Solo: A Star Wars Story
An engaging but unnecessary bit of backstory for one of blockbuster cinema's most beloved characters.
"Martha" is her name. "Marcy May" is the name given to her by the leader of a cult group. "Marlene" is the name all the women in the group use to answer the telephone. The cult occupies a white frame farmhouse in rural New York state, where there are many more women than men, and all of them are under the control of the leader, Patrick. That this man is compelling and charismatic helps explain his power; softly, gently, maintaining tight eye contact, he coaxes agreement from his followers, who are all damaged or vulnerable in some way.
Martha (Elizabeth Olsen) has had things go wrong earlier in her life. Their nature is left murky in this persuasive film. When she escapes the cult and picks up a phone to call Lucy, her older married sister (Sarah Paulson), we sense no joy when she hears Lucy's voice. Home is the place where, when you have to go there, they have to take you in. Lucy lives with her husband, Ted (Hugh Dancy), in a lakeside "cottage" large enough to be a bed and breakfast. Ted is a British architect, stuffed with pretension. Lucy is sensible and cares for Martha but doesn't seem to pick up on how damaged the younger girl really is. Maybe there was not much closeness when they were all growing up.
The movie's timeline moves freely, sometimes with deliberate confusion, between the two years Martha spent on the farm and the present side, on the lake with Lucy and Ted. We get the feeling that these two times are intermingled in her mind. She knows she has left the cult, she knows she is with her sister, but so deeply did Patrick indoctrinate and seduce her that he lives on, a presence in her mind. As small as the cult is and as large as the world is, it may be a long time before Martha feels safe anywhere.
Clearly she was unformed when she entered the cult. Her early life made her insecure in her self-image. First she was taught the sunny good things (working on the farm, preparing meals, caring for babies, meditating) and then, slowly, introduced to the bad ones (all the women are expected to sleep with Patrick). This is rape in the sense that they have no choice, but Patrick is so effective that they are mind-controlled into the illusion that it is their desire. Later, Martha even helps prepare another girl for the initiation. Group unanimity is the overarching reality; there is enormous pressure to fit in and go along. And it is very hard, Martha discovers, to leave.
She needs skilled help. Certainly she needs more insight than Ted and Lucy are prepared to provide. They treat her as if she's been "away" for her own loony reasons and have little idea of her psychological earthquake. Ted in particular wants nothing to upset his narcissistic, affluent lifestyle. He didn't go to all the cost and trouble of building his dream house, only to hear some girl observe it is way too big for two people.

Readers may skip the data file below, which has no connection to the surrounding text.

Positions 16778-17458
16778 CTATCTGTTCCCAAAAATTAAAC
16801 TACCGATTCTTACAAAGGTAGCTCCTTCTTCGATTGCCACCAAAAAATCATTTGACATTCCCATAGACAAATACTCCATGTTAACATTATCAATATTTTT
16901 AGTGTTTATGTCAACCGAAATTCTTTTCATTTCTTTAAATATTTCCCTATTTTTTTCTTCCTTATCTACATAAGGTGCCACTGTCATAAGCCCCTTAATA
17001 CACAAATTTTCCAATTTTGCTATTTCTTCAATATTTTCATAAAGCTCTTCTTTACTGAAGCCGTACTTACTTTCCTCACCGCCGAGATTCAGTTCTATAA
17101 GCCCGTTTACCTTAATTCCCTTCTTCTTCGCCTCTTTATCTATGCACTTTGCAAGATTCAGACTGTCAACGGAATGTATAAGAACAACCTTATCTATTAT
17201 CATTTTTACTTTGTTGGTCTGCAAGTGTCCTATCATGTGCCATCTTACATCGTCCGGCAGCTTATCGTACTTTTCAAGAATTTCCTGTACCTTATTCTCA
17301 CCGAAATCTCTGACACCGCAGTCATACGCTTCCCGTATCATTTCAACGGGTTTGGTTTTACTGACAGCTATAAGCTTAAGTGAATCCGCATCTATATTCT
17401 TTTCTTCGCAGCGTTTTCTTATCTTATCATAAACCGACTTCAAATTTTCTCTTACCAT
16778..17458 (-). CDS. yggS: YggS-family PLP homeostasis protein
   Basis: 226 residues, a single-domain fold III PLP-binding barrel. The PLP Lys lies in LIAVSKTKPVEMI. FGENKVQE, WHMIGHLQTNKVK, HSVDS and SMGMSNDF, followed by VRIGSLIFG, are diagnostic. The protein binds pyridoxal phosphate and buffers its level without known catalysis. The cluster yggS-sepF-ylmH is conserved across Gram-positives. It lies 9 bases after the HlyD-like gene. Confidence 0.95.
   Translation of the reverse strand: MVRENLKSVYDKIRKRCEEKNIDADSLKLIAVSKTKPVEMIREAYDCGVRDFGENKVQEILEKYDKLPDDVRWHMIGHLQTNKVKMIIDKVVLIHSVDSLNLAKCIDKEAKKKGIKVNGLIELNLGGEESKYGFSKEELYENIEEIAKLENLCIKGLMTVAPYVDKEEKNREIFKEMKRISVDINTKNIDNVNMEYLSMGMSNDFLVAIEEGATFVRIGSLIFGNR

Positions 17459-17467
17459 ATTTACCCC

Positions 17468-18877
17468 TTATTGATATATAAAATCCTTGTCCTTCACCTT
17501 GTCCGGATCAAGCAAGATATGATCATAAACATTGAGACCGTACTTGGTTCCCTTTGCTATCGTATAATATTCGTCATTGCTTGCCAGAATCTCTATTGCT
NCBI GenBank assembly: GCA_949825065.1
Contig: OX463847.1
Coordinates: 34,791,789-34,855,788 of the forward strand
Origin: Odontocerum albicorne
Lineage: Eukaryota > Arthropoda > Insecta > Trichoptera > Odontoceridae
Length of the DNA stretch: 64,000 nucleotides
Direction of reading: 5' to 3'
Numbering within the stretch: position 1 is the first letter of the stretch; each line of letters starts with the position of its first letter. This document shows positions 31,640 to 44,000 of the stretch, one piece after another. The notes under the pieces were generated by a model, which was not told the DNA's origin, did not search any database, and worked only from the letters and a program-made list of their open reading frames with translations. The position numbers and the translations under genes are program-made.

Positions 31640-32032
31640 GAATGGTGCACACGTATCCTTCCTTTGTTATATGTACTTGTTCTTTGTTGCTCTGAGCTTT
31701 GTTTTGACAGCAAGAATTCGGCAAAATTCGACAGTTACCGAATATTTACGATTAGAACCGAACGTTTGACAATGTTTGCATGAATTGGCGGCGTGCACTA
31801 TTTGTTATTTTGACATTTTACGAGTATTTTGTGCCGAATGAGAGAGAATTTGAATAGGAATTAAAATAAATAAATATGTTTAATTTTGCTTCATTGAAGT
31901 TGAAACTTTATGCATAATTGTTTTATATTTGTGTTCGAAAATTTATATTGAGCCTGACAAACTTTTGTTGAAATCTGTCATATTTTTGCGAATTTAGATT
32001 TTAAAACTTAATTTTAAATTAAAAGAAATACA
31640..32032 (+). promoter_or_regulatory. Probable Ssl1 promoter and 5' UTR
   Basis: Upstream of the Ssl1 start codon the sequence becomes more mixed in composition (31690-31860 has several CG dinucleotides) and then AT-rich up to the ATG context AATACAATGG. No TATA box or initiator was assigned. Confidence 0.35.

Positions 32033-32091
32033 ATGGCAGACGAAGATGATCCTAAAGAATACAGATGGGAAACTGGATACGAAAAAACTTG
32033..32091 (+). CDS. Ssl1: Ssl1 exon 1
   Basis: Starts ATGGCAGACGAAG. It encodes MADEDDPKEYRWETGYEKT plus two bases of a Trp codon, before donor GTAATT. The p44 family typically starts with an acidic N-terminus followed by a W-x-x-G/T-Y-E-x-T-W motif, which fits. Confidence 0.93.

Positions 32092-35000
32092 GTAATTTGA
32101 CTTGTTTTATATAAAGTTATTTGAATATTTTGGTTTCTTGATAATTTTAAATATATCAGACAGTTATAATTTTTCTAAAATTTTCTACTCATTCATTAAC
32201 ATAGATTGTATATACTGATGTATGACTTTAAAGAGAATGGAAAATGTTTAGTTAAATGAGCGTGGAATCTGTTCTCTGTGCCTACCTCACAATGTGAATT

Performances make a great contribution to the film's effectiveness. Elizabeth Olsen, a sister of the Olsen twins, is a genuine discovery here: Childlike and yet deep, vulnerable but with a developing will, beautiful in a natural and unforced way. Her appeal reminds me of Michelle Williams. She has a wide range of emotions to deal with here, and in her first major role, she seems instinctively to know how to do that.
The other essential performance is by John Hawkes, as the cult leader. All of these types seem to have something. Charles Manson's followers became the puppets of his mind. Hawkes' performance is carefully modulated to suggest convincingly how a man might enlist your trust, then your love, and finally your will. He is so warmly seductive in early scenes with Martha that they could work as well if this were an actual love story. Add to the equation that Martha desperately needs a "home" and "parenting," and you see how he walks right into her mind.
I think it's a flaw that the film tries to draw parallels between the farm and the lake home. We gather Martha has been sold on the cult's lifestyle of subsistence (all the women sleep in the same room) and values (they have no shyness about nudity and sex), and that the crass materialism of her sister's life offends her. One wonders what she took with her to the farm, that only two years later she has changed enough she can casually crawl into bed with Lucy and Ted at the very moment when they seem to be sharing an orgasm. Martha, it's just not done. If she objects to the wealth around her, some of Patrick is still doing her thinking for her. Now that she's free, she can find resources from her sister to relocate and rebuild.
In cutting back and forth in time, first-time writer-director Sean Durkin is a shade too clever. In a serious film, there is no payoff for trickery. If the audience is momentarily confused about when and where they are, there should be a point. I suppose he's showing Martha's confusion about the nature of reality, and at the end, there's an unsettling development. But a linear story, or one that was fragmented more clearly, could have been more effective.
Still, a good film, ambitious and effective, introducing a gifted young actress and a director whose work I'll anticipate. And Elizabeth Olsen can know that no one will ever ask, "Which one is she?"
“Timeless” isn’t the first show to pull off this kind of magic trick, but it’s magical all the same.
A review of the new Amazon series, "Picnic at Hanging Rock."